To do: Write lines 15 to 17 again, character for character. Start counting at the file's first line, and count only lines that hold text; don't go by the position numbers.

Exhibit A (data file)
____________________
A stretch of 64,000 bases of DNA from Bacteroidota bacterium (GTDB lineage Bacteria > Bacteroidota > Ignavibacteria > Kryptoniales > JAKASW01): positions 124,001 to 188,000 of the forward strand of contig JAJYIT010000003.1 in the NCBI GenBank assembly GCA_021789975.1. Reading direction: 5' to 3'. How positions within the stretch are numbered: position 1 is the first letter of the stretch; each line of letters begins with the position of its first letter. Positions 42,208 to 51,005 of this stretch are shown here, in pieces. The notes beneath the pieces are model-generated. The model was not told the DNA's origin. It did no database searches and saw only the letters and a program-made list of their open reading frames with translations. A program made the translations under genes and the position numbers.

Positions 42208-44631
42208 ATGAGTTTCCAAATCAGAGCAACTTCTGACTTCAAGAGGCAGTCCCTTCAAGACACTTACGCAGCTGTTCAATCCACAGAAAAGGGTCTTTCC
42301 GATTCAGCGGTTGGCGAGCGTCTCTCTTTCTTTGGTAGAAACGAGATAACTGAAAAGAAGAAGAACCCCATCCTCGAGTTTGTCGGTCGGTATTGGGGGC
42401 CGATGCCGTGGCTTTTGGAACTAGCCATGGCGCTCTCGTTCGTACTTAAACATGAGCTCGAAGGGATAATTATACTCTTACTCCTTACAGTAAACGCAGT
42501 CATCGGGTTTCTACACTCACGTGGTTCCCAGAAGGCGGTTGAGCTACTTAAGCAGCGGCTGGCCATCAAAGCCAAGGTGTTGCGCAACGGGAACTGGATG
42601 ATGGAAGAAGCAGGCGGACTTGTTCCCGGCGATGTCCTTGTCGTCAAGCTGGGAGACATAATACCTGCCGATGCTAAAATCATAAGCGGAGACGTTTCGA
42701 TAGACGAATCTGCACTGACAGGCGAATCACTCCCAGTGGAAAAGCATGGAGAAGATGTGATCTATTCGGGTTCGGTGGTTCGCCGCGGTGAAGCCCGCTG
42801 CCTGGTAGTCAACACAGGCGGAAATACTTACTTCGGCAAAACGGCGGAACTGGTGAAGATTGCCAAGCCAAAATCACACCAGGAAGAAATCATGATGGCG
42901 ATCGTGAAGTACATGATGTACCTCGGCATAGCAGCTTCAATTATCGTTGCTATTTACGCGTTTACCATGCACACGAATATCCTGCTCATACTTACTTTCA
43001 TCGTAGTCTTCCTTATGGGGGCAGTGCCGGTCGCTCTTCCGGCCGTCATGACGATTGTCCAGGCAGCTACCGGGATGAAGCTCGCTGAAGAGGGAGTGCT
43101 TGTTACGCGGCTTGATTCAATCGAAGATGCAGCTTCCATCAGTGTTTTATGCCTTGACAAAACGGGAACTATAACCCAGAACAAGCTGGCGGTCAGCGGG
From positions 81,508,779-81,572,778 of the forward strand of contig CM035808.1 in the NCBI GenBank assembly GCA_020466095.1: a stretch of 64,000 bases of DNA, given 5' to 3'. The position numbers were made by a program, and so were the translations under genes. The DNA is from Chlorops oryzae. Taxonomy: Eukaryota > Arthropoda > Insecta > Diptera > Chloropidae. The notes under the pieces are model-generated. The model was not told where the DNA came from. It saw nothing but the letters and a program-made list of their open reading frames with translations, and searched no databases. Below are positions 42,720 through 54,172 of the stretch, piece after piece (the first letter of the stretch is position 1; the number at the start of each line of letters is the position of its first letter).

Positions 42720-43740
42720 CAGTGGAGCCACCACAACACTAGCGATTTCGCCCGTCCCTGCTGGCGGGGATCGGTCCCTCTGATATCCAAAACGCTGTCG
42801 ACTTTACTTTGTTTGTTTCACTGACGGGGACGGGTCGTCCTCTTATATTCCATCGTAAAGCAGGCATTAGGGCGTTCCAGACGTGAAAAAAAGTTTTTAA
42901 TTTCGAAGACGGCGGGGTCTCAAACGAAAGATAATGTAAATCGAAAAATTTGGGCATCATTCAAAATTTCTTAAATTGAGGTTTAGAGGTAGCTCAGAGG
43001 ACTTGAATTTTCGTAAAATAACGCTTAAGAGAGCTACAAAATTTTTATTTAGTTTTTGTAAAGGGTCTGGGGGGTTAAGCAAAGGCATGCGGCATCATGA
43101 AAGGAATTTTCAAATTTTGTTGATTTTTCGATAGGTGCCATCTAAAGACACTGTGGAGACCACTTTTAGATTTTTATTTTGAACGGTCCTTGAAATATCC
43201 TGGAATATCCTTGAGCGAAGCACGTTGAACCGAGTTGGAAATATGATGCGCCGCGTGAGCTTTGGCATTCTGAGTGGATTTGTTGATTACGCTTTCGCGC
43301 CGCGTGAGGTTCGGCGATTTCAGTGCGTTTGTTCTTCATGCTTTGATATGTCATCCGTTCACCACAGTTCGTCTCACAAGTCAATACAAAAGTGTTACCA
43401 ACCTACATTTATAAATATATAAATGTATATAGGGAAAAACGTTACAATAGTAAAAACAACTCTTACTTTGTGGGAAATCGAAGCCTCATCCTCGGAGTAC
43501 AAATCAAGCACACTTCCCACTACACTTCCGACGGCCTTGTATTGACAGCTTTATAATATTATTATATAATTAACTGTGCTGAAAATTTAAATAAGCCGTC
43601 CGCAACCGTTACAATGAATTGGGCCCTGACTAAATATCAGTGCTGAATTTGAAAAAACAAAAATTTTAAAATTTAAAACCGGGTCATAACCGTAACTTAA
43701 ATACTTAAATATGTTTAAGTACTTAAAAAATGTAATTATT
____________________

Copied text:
42720 CAGTGGAGCCACCACAACACTAGCGATTTCGCCCGTCCCTGCTGGCGGGGATCGGTCCCTCTGATATCCAAAACGCTGTCG
42801 ACTTTACTTTGTTTGTTTCACTGACGGGGACGGGTCGTCCTCTTATATTCCATCGTAAAGCAGGCATTAGGGCGTTCCAGACGTGAAAAAAAGTTTTTAA
42901 TTTCGAAGACGGCGGGGTCTCAAACGAAAGATAATGTAAATCGAAAAATTTGGGCATCATTCAAAATTTCTTAAATTGAGGTTTAGAGGTAGCTCAGAGG